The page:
Visual Bible pacts for pic adaptations

$400 mil deal covers Old, New Testaments

NEW YORK — The Bible is on a roll, racking up huge Nielsens this past spring with a four-hour dramatized “Jesus” miniseries on CBS and the ABC docu “Peter Jennings Reporting: The Search for Jesus,” while Sen. Joe Lieberman, an Orthodox Jew, laces his speeches with biblical references as he tours the country on his pilgrimage to become vice president.

Toronto-based Visual Bible Intl. hopes to join in the bonanza, announcing Wednesday that it has signed an exclusive deal with the American Bible Society to produce film versions of ABS’ copyrighted Good News Bible and Contemporary English Version Bible on videocassettes and DVDs at a proposed cost of more than $400 million. Deal covers all 66 books of the Old and New Testaments.

Visual Bible has already filmed two of the books, the 1995 “Matthew,” starring the late Richard Kiley, and “Acts of the Apostles,” with Dean Jones, Jennifer O’Neill and James Brolin, both of which are on video and DVD. Retail price for a boxed set of four cassettes is $99. Company said it has sold 560,000 units of the set “through a limited number of Christian retail outlets.”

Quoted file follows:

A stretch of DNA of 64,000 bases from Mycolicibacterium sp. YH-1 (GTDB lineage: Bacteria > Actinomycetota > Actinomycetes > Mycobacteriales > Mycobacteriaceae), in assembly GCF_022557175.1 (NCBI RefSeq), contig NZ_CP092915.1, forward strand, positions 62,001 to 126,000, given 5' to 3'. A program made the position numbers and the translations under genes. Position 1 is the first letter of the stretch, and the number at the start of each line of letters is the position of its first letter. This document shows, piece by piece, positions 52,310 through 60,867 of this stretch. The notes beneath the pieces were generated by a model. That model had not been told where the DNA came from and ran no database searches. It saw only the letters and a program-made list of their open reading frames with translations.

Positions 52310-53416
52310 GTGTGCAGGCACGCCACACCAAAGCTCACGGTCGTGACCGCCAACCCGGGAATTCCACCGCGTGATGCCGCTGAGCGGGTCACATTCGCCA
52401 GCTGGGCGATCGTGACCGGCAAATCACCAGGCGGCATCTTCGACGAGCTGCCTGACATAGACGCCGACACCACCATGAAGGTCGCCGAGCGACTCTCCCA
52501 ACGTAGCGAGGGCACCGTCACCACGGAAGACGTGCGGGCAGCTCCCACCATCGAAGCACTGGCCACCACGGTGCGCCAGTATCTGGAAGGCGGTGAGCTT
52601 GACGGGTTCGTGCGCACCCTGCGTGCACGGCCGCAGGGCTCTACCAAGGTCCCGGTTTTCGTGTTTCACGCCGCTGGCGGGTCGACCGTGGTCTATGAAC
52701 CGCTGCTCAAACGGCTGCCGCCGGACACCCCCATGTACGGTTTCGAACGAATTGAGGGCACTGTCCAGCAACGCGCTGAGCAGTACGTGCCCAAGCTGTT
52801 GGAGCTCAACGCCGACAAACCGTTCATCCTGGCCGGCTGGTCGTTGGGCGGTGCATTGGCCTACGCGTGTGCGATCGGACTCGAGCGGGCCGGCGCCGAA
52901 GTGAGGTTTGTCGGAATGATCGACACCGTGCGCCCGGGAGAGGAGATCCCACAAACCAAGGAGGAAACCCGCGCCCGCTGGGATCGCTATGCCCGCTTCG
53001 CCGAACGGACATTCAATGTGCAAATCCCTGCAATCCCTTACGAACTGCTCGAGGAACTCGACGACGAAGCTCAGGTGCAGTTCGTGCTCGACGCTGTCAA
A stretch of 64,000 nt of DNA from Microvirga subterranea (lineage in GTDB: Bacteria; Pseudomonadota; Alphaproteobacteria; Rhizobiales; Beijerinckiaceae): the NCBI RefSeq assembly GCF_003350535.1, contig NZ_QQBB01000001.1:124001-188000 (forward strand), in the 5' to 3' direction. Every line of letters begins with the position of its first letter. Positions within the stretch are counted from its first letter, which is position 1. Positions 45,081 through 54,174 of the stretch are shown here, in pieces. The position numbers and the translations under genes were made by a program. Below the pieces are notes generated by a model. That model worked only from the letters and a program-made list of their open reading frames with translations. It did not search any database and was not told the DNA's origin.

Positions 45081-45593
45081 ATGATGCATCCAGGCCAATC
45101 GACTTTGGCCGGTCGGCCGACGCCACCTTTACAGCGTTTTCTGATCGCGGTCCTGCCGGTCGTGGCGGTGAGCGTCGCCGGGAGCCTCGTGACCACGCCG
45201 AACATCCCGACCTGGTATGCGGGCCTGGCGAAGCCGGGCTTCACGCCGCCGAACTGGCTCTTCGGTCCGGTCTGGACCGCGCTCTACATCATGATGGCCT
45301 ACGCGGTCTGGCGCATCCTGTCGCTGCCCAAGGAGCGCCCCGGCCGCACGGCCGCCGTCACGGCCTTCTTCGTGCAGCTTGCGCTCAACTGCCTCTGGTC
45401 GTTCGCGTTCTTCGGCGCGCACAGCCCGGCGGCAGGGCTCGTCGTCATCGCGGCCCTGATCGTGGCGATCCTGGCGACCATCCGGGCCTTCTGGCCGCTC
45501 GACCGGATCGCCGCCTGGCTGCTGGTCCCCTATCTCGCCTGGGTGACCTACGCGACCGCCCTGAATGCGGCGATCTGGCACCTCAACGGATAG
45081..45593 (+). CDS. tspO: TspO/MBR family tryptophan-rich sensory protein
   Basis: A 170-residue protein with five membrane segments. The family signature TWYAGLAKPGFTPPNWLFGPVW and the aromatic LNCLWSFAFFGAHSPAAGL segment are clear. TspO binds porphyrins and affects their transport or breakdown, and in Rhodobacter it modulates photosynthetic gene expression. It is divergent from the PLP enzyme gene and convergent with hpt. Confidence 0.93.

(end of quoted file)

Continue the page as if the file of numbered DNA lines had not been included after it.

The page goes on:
Apostle pic pack

John Hamilton, CEO of Visual Bible, said the director Jakob Deboeris now in Morocco scouting locations for the next three films: “Mark,” “Luke” and “John,” which he will film simultaneously. Company has signed Mark Lasoff, the digital-effects supervisor on “Titanic” and “Apollo 13,” to supervise the f/x on the three pictures. Stewart House Publishing, a division of Canadian publisher McClelland & Stewart, will distribute the cassettes and DVDs.

The financing of the movies is coming from the Canadian investment underwriters Dominick and Dominick and the debt-financing company Trinity Capital, said Bess Fotopoulos, president and chief operating officer of Visual Bible. She’s still negotiating with an unidentified Canadian bank for additional production dollars.

Asked about a competing setup called Film the Bible, a Fort Lauderdale, Fla., based company that said last month that it plans to shoot all 66 books of the Bible as full-length features, Hamilton said, “I’d love to talk to them.” But then he added, “While Film the Bible is attempting it, we’re actually producing the movies.”

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